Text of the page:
At the moment, as you may have noticed, the Republican Party is engaged in a particularly bitter internecine battle over whom to support in the 23rd Congressional District of New York. This upstate district, which has the distinction of not having gone Democratic in a House race since the Civil War [the real Civil War, not the one the Republicans are now waging], was carried by Obama something like 52-48 in 2008. After Obama named the long time Republican holder of the seat as Secretary of the Navy, a relatively moderate Republican woman won the seat for the remainder of the term. Now the fanatical right-wingers, frantic to shoot themselves in the foot, have thrown their support behind the nominee of the Conservative Party, with the result that in the latest polls, the Democrat is actually leading the three way race with barely one third of the declared voters.
Why do I allude to this obscure race, save for the schadenfreude it affords? Because as we come down to the wire in the epic battle over health care reform, countless ostensibly knowledgeable commentators are making absurd claims about Obama's wimpishness, or his betrayal of liberal principles, or his unwillingess to wield the hammer when it is needed. "The Democrats control both houses of Congress and have sixty votes in the Senate. Why, save for Obama's bizarre lust for bipartisanship, can they not simply pass the bill he says he wants?"
Let me connect up these two matters, as lawyers say. Howard Dean and the Democratic Party made a deliberate decision to broaden their electoral efforts in 2006 and 2008, contesting districts and even states that had previously simply been conceded to the Republicans. They went out of their way to find moderate Democrats, Blue Dog Democrats, who might actually have a chance of taking safe Republican seats. They sought out Iraq War veterans, military men and women with impeccable records of war-time service. They were under no illusion that these candidates, should they win, would morph into flaming liberals. But they made a judgment -- one which, I believe, was incontestably correct -- that it would be better to control both Houses of Congress with a broad coalition of left and centrist Democrats, among whom compromises would have to be struck, than to pare down their numbers to a core of reliably liberal stalwarts, and then try to make compromises with a more and more right wing Republican contingent.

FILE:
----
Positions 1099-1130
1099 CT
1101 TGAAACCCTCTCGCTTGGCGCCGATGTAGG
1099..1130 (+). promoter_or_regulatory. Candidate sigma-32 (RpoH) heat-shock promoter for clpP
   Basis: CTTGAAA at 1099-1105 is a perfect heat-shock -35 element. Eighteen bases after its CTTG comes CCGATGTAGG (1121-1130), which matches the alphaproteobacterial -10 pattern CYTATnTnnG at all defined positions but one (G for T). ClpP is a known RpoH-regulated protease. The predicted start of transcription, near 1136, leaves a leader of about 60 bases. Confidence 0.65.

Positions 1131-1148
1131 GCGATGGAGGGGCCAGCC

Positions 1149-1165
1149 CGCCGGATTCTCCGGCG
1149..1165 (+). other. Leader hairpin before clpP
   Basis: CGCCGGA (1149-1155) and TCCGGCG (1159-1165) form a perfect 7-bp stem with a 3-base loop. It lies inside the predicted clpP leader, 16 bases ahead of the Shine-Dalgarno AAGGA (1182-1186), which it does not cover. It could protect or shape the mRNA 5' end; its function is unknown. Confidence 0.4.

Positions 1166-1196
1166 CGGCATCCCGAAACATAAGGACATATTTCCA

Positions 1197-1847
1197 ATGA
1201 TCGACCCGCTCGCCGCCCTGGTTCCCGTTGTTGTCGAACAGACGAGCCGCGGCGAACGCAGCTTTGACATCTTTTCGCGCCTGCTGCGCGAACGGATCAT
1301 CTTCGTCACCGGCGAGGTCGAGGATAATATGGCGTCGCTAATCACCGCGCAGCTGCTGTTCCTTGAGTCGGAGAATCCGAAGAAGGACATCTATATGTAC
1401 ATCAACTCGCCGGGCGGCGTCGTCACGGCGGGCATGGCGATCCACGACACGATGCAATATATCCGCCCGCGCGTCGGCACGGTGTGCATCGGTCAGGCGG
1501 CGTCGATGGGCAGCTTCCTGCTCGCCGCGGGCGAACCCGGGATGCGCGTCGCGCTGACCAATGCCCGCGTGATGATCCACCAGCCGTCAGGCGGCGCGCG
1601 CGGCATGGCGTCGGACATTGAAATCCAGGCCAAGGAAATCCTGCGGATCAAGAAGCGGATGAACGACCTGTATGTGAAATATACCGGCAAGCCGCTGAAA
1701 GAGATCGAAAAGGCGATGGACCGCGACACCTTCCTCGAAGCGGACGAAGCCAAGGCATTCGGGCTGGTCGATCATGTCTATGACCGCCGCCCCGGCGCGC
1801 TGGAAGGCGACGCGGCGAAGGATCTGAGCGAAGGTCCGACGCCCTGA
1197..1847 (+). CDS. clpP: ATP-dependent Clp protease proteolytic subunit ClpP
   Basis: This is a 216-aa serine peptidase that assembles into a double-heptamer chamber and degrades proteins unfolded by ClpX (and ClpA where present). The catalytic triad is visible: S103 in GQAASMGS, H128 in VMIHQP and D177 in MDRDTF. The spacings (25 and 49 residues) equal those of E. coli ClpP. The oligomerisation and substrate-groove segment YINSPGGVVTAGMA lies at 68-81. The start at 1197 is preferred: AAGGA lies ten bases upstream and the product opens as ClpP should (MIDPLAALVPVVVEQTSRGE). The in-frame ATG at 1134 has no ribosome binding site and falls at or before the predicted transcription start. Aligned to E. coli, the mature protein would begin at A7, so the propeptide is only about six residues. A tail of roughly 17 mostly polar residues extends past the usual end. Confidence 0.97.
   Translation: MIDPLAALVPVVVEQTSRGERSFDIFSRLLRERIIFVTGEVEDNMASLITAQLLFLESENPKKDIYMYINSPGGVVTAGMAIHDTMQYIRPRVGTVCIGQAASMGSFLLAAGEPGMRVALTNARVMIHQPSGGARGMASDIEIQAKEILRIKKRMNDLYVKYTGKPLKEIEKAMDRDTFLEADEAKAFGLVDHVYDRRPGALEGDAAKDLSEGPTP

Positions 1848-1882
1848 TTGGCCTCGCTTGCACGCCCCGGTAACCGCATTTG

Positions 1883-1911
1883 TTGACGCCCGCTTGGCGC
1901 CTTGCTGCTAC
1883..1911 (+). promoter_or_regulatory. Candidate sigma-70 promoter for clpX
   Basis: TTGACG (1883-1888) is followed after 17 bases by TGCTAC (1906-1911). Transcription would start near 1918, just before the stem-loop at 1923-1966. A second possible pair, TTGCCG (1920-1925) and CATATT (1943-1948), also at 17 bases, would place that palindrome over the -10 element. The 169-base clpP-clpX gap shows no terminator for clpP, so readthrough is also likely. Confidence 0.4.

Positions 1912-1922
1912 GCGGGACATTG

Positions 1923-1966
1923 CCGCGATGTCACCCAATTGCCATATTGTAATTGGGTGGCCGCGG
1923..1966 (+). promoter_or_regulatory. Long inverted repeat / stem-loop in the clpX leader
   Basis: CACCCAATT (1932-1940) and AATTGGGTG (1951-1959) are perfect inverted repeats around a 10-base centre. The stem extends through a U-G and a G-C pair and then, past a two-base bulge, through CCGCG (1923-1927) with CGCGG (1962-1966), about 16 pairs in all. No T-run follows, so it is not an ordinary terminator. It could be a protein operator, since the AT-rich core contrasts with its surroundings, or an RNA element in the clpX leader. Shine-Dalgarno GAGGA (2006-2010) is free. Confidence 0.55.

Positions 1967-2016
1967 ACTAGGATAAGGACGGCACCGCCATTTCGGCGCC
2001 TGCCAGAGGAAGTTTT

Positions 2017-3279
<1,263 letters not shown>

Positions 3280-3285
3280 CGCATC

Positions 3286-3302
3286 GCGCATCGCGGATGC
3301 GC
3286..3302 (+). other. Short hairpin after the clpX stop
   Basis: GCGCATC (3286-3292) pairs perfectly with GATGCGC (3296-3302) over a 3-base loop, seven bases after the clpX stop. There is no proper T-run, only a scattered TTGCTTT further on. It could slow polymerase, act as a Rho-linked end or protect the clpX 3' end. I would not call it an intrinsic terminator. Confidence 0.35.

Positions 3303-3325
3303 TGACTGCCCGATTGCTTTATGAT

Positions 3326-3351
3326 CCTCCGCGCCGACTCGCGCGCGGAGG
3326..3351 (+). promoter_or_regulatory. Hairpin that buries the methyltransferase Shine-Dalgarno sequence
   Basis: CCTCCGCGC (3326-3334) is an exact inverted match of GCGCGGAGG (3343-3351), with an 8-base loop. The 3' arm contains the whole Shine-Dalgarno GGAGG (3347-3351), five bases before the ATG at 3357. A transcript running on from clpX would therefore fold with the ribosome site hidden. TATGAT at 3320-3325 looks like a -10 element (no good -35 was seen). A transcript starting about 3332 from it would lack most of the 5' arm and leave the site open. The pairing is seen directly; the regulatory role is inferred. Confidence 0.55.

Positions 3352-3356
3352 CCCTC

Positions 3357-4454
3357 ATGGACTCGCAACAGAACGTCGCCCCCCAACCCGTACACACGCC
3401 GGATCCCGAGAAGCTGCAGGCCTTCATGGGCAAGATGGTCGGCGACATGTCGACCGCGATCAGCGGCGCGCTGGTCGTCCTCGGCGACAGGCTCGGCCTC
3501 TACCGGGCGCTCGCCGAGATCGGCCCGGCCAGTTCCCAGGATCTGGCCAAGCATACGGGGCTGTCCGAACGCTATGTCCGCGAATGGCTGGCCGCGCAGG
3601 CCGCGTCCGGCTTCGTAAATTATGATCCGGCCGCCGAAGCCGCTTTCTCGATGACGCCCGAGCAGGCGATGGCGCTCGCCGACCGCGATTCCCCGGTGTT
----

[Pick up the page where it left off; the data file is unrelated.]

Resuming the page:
Well, the strategy was a brilliant success. We won a commanding majority in both houses, even slipping into sixty votes in the Senate. And so the inevitable compromising began. Had the Democrats followed their customary practice of writing off supposedly Republican districts, we would be nowhere near 60 votes in the Senate, and we would probably have no more than a slender majority in the House. The Republicans, Lord love them, have opted for purity, and for their trouble, they now are a hairsbreadth away from being a regional faction in a permanent minority. America really is a center left country, which means that realistically, the most we can hope for, with all the skill and luck in the world, is legislation that is canted a bit more to the left than to the center.
How then can we get the truly progressive legislation we desire? The answer is obvious.